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Yasmine Yahya
Monday, Jul 21, 2014

Singapore

Time off work for training lets national bowler keep her job and sport

The Straits Times | Yasmine Yahya | Monday, Jul 21, 2014

SINGAPORE - For national ten-pin bowler Jasmine Yeong-Nathan, 25, the flexi-work available at auditing giant KMPG Singapore is a knock-out success.

The management consultant benefits from a unique flexi-work scheme, Programme for Elite Athletes in KPMG (Peak), targeted at national athletes working at the firm.

The 2009 Sportswoman of the Year, who is the first Singaporean to win the AMF Bowling World Cup, has been on a sabbatical since April as she is training full-time for next year's South-east Asian Games. Before that, she worked on a flexible schedule that allowed her to leave at 5pm every day to attend training, and she could take time off for competitions.

"Without such a programme, I would have had to choose between bowling or a job," she says. "I would've probably chosen bowling, but I would also worry about what happens after my bowling career ends."

She adds: "As a national athlete, you don't have time for internships, so I would have entered the job market later than most people with limited experience in the working world. So it's incredible that I get to do both now."

KPMG Singapore operates in an industry notorious for its high turnover rate and a high population of young professionals, so several years ago it decided to get creative in order to attract and retain an ever-younger workforce.

"Flexi-work has been around in KPMG for a long time but in the past, people were considered for such arrangements on a case-by-case basis," says Mr Stephen Tjoa, the firm's partner for people, performance and culture. The firm is one of the largest professional services providers in Singapore, with over 2,300 employees.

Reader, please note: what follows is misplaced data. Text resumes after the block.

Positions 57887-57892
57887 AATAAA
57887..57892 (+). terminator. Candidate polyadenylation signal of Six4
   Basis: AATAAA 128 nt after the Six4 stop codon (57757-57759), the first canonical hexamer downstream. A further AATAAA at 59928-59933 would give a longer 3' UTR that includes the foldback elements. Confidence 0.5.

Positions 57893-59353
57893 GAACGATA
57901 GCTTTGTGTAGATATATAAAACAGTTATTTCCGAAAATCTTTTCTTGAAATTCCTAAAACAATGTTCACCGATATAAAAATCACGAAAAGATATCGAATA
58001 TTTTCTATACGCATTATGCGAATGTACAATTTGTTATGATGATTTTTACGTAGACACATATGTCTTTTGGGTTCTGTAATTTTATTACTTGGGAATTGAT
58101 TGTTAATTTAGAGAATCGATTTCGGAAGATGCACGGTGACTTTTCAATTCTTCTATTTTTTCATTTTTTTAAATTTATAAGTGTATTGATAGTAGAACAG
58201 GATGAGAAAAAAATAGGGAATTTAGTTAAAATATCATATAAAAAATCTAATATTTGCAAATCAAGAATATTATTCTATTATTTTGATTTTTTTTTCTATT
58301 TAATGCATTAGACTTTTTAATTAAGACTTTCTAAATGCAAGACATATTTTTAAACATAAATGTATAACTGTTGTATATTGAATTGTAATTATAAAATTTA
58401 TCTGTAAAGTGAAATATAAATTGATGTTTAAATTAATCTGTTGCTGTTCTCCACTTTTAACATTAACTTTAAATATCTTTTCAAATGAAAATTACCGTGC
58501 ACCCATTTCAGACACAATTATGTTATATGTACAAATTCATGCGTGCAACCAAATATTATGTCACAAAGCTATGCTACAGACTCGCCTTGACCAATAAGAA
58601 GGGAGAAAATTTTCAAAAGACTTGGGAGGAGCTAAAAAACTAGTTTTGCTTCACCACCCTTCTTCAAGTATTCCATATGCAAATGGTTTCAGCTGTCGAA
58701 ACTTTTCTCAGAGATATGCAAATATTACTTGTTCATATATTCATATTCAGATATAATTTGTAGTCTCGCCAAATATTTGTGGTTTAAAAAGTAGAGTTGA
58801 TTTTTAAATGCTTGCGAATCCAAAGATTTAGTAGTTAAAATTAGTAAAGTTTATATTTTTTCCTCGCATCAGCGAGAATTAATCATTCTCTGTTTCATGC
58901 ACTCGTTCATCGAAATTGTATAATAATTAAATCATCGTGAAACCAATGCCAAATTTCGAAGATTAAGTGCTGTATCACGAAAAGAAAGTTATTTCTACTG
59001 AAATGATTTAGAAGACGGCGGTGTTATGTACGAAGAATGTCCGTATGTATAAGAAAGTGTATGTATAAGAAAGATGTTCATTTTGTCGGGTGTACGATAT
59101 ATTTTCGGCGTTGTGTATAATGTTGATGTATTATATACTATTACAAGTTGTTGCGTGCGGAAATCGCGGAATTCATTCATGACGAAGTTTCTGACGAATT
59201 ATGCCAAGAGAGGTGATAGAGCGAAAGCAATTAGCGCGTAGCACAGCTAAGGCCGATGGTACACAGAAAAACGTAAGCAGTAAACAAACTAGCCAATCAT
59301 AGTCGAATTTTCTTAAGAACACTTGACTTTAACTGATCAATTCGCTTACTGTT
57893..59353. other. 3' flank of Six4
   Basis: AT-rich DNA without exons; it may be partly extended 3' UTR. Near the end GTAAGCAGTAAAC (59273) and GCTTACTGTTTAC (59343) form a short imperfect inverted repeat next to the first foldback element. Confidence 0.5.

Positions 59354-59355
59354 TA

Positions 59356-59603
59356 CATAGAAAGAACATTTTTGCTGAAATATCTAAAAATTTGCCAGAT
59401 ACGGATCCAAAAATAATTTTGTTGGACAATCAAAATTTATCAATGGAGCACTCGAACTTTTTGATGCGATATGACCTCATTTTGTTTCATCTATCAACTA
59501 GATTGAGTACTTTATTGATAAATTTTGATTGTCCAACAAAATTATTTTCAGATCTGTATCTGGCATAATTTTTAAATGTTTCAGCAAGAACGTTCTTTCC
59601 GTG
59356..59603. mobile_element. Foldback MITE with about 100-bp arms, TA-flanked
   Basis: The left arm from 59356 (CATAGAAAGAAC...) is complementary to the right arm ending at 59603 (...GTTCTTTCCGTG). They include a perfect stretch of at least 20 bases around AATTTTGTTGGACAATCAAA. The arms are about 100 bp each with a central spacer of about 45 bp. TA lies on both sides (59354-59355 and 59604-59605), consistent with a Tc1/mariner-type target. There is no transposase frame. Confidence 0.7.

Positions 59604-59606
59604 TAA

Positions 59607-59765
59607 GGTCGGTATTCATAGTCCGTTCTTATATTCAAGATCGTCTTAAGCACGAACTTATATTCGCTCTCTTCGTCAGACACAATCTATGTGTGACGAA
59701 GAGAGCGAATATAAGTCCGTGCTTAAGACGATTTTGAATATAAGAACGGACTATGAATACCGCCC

"So what we have done is institutionalise these schemes, largely to address a new generation of workers with very diverse needs and aspirations both within their careers and outside, with the aim of retaining top talent."

It was a good call to start early - the company's average employee now is a 27-year-old female - young, ambitious, about to take on more responsibilities at work but also likely to have an active personal life or about to start a family.

Even so, the take-up rate of flexi-work schemes has been slow - fewer than 10 per cent of KPMG staff here are on some kind of special arrangement.

"People still have the mindset of not wanting to take it on because they worry that it might affect their careers," Mr Tjoa notes. "But as a firm, we are trying to push it across. All line managers are fully aware of the available flexi-work options for their staff and are given very detailed briefs."

One who has taken the plunge into flexi-work is senior tax manager Tan Teck Ming. Since January, he works from 9.30am to 6.30pm every day.

That sounds like a full week of work for most people, but not in auditing - auditors at KPMG tend to start earlier and finish work much later.

Mr Tan - a father of four children aged between six and 17 - says these hours enable him to adapt to the needs of a demanding professional life and equally busy personal life.

"I need the time to drop the kids off at school and avoid the crowd in public transport and traffic jams," he says.


This article was first published on July 19, 2014.
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